Susan Weedall accidentally left her phone at the gate in the Frankfurt airport. Fortunately, airport security found it and paged her. Happy ending right? Sadly, no.
The smartphone may just be the best travel tool ever invented. It can do everything from taking photos of our travel adventures, to helping us book a room, to even translating for us. The downside? We’re too dependent on our devices. So when we lose one it’s very upsetting, especially when we’re abroad.
As it happens, Weedall was already on the plane when she was paged, so she didn’t hear the announcements. But she was glad to learn that her phone had been found once she landed back in the U.S.
And Condor, the airline on whose plane she left the phone, said it would ship it to her for 30 euros (about $35). She found that acceptable.
But there was a problem: her phone’s lithium battery.
DHL, the service that Condor used to ship her phone, returned the package, citing concerns about shipping lithium batteries. Condor informed Weedall that DHL had previously returned two laptops it had attempted to return to their owners for the same reason.
Weeks of correspondence followed in which Weedall reached out to both DHL and the airline trying to find an alternate shipping method. Not only did her device contain all of her photos from her European vacation, but she also used it as a work phone.
She did everything we advise travel consumers to do. She kept a careful record of her communications with the airline. She was professional and polite in her correspondence. She reached out to company executives. (Contacts for both Condor and DHL are available at our advocacy website.)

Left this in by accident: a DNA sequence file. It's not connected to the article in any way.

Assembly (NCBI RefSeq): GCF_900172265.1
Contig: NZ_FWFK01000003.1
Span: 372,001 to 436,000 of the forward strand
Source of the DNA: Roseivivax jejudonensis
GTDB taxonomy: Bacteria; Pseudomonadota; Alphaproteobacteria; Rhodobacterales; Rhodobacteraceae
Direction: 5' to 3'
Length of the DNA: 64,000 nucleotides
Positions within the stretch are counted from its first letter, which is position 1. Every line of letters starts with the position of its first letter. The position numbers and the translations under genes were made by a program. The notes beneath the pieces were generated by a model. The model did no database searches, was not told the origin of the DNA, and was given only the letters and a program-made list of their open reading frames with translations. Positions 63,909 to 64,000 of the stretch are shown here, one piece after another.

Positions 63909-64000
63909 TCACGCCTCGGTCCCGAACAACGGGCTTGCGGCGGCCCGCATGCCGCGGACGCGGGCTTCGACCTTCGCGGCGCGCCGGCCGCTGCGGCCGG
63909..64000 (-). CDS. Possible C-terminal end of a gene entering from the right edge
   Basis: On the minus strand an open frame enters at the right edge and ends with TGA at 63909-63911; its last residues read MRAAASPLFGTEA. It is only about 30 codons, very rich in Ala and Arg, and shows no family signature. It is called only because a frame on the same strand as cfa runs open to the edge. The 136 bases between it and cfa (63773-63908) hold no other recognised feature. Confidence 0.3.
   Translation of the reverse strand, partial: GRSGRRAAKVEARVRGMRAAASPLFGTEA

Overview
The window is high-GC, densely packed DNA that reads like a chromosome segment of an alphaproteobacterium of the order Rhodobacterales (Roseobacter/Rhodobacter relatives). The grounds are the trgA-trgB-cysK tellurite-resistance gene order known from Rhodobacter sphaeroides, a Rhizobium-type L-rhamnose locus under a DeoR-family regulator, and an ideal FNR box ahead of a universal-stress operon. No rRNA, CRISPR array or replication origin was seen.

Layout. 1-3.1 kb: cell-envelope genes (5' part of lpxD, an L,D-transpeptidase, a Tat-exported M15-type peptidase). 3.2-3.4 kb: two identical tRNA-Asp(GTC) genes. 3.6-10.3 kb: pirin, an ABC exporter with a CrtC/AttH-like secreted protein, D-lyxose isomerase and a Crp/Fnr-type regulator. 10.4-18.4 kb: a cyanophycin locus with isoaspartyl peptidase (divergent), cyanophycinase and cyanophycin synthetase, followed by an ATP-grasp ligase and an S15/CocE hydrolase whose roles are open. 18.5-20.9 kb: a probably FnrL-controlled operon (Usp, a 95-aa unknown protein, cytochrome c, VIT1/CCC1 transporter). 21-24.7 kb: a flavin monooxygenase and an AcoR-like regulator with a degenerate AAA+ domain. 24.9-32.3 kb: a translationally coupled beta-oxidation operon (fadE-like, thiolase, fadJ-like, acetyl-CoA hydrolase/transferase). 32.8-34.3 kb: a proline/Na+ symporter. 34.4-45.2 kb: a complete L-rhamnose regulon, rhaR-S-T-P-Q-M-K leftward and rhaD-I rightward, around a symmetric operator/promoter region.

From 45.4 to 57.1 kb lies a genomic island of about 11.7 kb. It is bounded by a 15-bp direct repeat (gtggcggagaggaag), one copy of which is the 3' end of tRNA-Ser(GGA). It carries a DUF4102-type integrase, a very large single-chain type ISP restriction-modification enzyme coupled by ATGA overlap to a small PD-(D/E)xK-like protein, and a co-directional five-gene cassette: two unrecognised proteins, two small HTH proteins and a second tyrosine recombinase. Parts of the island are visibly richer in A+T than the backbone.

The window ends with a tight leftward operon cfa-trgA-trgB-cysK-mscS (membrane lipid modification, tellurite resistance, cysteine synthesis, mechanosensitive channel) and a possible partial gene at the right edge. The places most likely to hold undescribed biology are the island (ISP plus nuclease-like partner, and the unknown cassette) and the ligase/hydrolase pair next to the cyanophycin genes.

She even researched DHL’s response to recent regulations that went into effect concerning the shipment of devices with lithium batteries, and methods by which the phone could be safely shipped.
“On my own, I did research via DHL Express and learned about the international lithium ion battery shipping regulations that went into effect in 2017,” Weedall wrote us. “I learned that my phone fell under the exceptions rule and that it could be shipped containing the battery in a rigid container via DHL Express with no additional labeling.”
According to Weedall, the method that Condor had originally tried to use was a less expensive service from DHL called DHL Paket.
To Condor’s credit, the correspondence reveals that they also put a great deal of effort into working on a solution. In correspondence with our advocate they said they’d offered to arrange to have the phone picked up by Fedex at their offices in Frankfurt, but she didn’t respond. Weedall disputes this claim.
Several alternative methods of shipment were explored, each requiring Weedall to pay extra fees and fill out lots of forms. But as of this writing, a mutually acceptable solution hasn’t been found, and Weedall still doesn’t have her phone.
The takeaway here? If you take your smartphone on vacation, back it up regularly, and have a plan in place should you lose it.
Update (10/8): The phone has been returned to its owner, according to an update on our forums.